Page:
The Trans Wales trip is offered every other week from mid-May to mid-October. It can be booked directly through Cwmfforest Farm (phone +44 1874 711398 or visit www.transwales.demon.co.uk) or through Hidden Trails (Vancouver, B.C.; phone 888/9-TRAILS or visit www.hiddentrails.com).

Prices through Hidden Trails in 2004 ranged from £800 (near $1,500) in the low season to £900 (near $1,690) in high season. Single rooms, if available, cost an additional £20 ($38) per night. All lodging and meals are included. Beverages for away meals are extra.

An optional pickup/return from Heathrow is offered for £100 — highly recommended since the train requires two or three changes.

Cwmfforest Riding Centre offers additional rides of various lengths (as short as a half day) and for all skill levels. All can be booked directly. Their multiday rides can also be booked through Hidden Trails.

Please login or subscribe to ITN to read the entire post.

The Trans Wales Trail ride is a unique way to see seldom-explored parts of wild, wonderful Wales. On a 6-day, 7-night equestrian adventure, guests will cross almost the entire width and length of Wales, from the English border to the Irish Sea, on a sturdy native Welsh cob.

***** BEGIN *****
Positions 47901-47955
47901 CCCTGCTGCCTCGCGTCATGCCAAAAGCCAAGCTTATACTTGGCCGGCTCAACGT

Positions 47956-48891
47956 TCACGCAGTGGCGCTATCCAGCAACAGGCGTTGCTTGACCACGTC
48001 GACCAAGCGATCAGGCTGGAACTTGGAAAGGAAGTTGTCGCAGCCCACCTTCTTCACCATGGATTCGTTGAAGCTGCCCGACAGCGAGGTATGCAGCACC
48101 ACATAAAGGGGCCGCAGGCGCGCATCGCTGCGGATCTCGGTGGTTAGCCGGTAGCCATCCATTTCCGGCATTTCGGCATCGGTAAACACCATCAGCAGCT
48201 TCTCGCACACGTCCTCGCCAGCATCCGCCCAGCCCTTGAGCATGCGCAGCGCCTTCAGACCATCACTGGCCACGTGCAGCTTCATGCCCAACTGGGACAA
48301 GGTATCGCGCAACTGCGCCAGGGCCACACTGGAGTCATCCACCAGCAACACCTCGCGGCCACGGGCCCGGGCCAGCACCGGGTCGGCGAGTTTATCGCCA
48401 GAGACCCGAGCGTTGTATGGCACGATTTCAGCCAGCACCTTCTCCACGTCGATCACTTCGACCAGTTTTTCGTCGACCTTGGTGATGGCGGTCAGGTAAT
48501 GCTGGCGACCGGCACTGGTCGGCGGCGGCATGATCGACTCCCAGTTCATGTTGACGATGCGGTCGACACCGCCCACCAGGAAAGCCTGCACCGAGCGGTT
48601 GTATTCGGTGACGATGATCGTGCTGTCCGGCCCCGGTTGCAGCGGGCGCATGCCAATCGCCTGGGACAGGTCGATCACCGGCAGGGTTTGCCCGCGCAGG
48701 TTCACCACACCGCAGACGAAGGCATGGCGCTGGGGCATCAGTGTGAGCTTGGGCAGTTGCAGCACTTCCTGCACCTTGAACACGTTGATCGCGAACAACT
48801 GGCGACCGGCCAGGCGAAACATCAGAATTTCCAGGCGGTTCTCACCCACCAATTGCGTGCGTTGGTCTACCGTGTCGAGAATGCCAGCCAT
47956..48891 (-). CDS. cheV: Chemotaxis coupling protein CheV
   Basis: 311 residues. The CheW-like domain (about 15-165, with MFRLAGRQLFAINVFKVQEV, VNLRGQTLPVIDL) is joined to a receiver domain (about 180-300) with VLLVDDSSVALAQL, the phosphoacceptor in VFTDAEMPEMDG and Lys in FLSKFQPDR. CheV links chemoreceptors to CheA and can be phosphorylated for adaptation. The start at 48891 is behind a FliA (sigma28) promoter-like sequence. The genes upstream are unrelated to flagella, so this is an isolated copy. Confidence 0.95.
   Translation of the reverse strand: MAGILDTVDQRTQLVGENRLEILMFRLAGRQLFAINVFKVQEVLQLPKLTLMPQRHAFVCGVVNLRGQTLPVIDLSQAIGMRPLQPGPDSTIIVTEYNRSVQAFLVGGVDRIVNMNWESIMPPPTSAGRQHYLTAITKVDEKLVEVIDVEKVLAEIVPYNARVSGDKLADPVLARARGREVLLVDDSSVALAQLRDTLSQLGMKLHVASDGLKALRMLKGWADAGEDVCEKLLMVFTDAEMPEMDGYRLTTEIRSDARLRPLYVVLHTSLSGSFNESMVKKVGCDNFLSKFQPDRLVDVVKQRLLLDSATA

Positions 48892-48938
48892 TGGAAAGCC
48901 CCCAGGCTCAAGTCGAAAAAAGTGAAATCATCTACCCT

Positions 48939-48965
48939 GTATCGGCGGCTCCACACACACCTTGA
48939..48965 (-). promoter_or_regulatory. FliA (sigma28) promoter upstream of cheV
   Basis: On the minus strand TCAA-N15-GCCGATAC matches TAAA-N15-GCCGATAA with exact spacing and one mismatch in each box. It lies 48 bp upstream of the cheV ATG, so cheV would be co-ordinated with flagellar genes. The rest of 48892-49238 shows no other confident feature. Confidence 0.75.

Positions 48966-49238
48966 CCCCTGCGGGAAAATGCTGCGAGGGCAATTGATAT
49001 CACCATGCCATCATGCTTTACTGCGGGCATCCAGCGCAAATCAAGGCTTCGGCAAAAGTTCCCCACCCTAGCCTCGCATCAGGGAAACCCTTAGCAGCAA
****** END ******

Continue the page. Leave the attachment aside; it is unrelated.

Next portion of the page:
Preparations

Our journey began in July ’04 at Cwmfforest Riding Centre, owned by Mike and Maria Turner, in Talgarth, Wales. Shortly after arriving, we met the farm’s newest members, six spring foals.

At dinner, served family style, we discussed our upcoming trip and the expected weather for the week. Wales is known for frequent rain, and rain was predicted.

The next morning, before breakfast, we were assigned our horses. They were chosen for each of us according to our size and riding ability. After breakfast we groomed our horses, a ritual we would perform each morning. This allowed us to check them for any injuries and loose shoes and also was an opportunity to bond with them.